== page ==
A TAIL of Two cities – An Update on the Pet Economy
Host 1: New Yorkers are crazy about their dogs. And it’s estimated that American spending on pets has nearly doubled in the last 10 years to its current rate of 60 billion dollars a year.
Host 2: Doggy lifestyles run the gamut in the city: some are homeless and some have rooms which are bigger than human apartments. Tyler Daniels looked into what is breeding changes in the current pet economy.
If you were looking for a pet last weekend, it was one stop shopping at the Altman building on West 18th street. Best Friends Animal Rescue was holding its inaugural Pet Super Adoption for Manhattan.
[fade up dogs]
The space has seen its fair share of weddings and black ties – but Friday to Sunday it had tarp on its floors and rows of crates that housed 600 dogs and cats – all looking for a home.
In one corner, Judah Battista, a director of the event makes sure potential pet parents know there’s a big discount today….
Battista: We have a promotion running for people that know the secret code, if they say save them all, we’ll subsidize the adoption for them.
That’s event organizer Juddah Battista.
Stuffing is a pit-bull mix. She stands out sporting a pink tutu and can hardly contain her excitement when anyone walks by
[play sound of stuffing]
Others like 8 week old beagles Shasta and Sigrid, focus more on playing with each other –
[sound of dogs playing ]
or with my microphone
[Sound of dog chewing on mic]
If you’re an animal lover, cuteness abounds. But Christina Howley, the director of the Bark Rescue Group, wants potential owners to know today is about more than just loving your dog.
Howley: There’s a huge financial responsibility as well as a personal responsibility
Her group asks for a $2 – 300 dollar donation to adopt the dog
Howley: if a family can’t afford that – that’s a red flag to us– we can vet out who can financially afford the dog or not –
Carmen O’Connor loves dogs- she already has two collies at home – and she volunteers with one of the groups here at the rescue event – but after looking at one of the dogs all weekend – she couldn’t hold back any longer
O’Connor: “I saw her and I wanted to add her to the family”
She’s completed all the paperwork and to celebrate – a bell rings – indicating another pooch has found his forever home.
[sound of adoption bell ringing]
And because O’Connor already owns two dogs, she won’t be surprised by any of the costs …
O’Connor: “just like anything just give it healthy foods, and give it walks and take care of it and groom it occasionally, but overall it’s not a daunting task”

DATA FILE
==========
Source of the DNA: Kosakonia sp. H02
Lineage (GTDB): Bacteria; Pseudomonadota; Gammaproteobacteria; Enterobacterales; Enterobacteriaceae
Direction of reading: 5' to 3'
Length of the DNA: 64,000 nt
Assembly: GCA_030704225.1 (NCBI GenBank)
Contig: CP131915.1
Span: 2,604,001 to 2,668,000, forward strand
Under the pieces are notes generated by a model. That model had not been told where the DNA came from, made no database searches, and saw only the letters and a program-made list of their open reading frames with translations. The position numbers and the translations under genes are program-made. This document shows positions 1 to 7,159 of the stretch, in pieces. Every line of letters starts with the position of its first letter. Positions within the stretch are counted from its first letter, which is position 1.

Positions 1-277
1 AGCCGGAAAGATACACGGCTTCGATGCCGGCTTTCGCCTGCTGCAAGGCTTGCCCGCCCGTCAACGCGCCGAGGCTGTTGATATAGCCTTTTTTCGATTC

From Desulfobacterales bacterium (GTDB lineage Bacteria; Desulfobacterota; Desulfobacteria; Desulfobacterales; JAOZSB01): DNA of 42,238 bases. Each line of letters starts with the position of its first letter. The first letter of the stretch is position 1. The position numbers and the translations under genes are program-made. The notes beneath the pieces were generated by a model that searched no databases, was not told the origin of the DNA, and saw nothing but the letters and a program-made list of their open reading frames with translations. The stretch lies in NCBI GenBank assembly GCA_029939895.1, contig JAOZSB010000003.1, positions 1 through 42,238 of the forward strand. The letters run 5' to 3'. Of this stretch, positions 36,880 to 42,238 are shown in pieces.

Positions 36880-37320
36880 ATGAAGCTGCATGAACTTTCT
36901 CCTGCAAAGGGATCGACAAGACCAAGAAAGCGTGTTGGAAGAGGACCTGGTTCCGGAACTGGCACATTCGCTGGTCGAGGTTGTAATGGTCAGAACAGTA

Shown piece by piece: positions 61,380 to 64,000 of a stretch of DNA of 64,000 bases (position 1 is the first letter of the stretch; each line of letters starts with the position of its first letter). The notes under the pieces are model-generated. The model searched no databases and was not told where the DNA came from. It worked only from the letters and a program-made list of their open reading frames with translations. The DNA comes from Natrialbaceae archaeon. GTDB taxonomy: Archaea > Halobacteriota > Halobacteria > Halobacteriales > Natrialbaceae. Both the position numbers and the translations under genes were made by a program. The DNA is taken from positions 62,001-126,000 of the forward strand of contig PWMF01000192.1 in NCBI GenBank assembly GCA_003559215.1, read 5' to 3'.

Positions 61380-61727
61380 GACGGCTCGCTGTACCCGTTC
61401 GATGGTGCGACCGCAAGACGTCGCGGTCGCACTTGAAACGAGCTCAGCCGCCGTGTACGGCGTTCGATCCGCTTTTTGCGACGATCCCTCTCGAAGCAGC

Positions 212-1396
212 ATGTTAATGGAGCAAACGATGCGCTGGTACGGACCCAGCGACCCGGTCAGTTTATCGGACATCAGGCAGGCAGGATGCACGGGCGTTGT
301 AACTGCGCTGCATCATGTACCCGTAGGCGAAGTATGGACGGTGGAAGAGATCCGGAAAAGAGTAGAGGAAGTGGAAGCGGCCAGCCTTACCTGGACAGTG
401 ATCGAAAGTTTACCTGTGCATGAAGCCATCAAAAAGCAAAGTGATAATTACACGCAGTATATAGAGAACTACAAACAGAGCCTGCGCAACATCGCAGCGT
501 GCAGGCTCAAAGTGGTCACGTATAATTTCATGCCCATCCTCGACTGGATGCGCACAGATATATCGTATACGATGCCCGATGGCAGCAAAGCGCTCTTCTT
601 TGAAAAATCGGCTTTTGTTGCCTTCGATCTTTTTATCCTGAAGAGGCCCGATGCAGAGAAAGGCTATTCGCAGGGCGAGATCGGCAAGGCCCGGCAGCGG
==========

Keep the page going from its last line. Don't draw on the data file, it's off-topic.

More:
In a space of a few short minutes this Colle’s gone from one of hundreds looking for a home to having a first and last name
This is Sadie O’Connor
[fade down adoption noise]
It’s this family like connection to dogs that experts say is driving the pet economy
Jamie Baxter: We see them more as a member of the family so we are putting financial dollars towards them like we are our kids”
That’s Jamie Baxter form the American pet products association.
Baxter: We’re increasing the vet visits and we are more aware of the food that we’re giving them.
Since 2003, American pet spending has DOUBLED from 30 to 60 billion dollars annually which is twice the state budget of New Jersey.
When it comes to pampering and spending – New York knows how to do it right. Take for example this dog hotel on west 27th street.
Brown: D pet Hotel is the most luxurious dog hotel in New York City.
Co-founder Kerry Brown shows me around. On the ground floor of the Chelsea Building is a doggy daycare it’s got a lobby area – and behind large glass windows are a large play area where roughly 25 dogs are running around.
Then Brown shows me the basement – aka the hotel.
Brown: When dogs board with us they never have to stay in a cage or a kennel. They get their very own little suite.
The hotel has three tiers of suites – ranging from 80 bucks for a basic crash pad to 200 dollars a night for an ‘uber suite’
Brown: We have a certain clientele that only uses the uber-suites
As we come around the corner in the basement we met one of the guests, Yoghi greets us as we walk by her elite room.
[sound of Yoghi barking]
Brown: yoghi, yoghi relax, you’re okay
Brown calms the guest – though we did walk in her room unannounced…
Brown:It’s really, like nicer than my bedroom at home. It’s got a full sized bed 42” flat screen TV. Really all the comforts of home
As we leave, yoghi continues watching Scooby doo and the pirates on her TV….
[scooby doo music]
Brown is playing off the idea that new Yorkers love their dogs and want them to be spoiled.
That’s what attracted a customer Nancy – who didn’t want to give her last name – She’s just dropped her dog Oscar off – and she’s scanning the play area before she departs…
Nancy: Well Oscar used to live just a few blocks down…oh there he is!
She stands in the hotel lobby with her suitcase looking through the glass windows. Nancy’s opting for the standard room, which runs $84 bucks a night..worth the investment for her
Nancy: he just likes the socialization…he loves it here …I mean look at him he’s already playing with all the dogs…it’s a just a good place
The American Pet Products Association projects another 4 percent growth in spending next year…which could mean more treats, hotel visits and better food for Oscar and his friends
Tyler Daniels, Columbia Radio News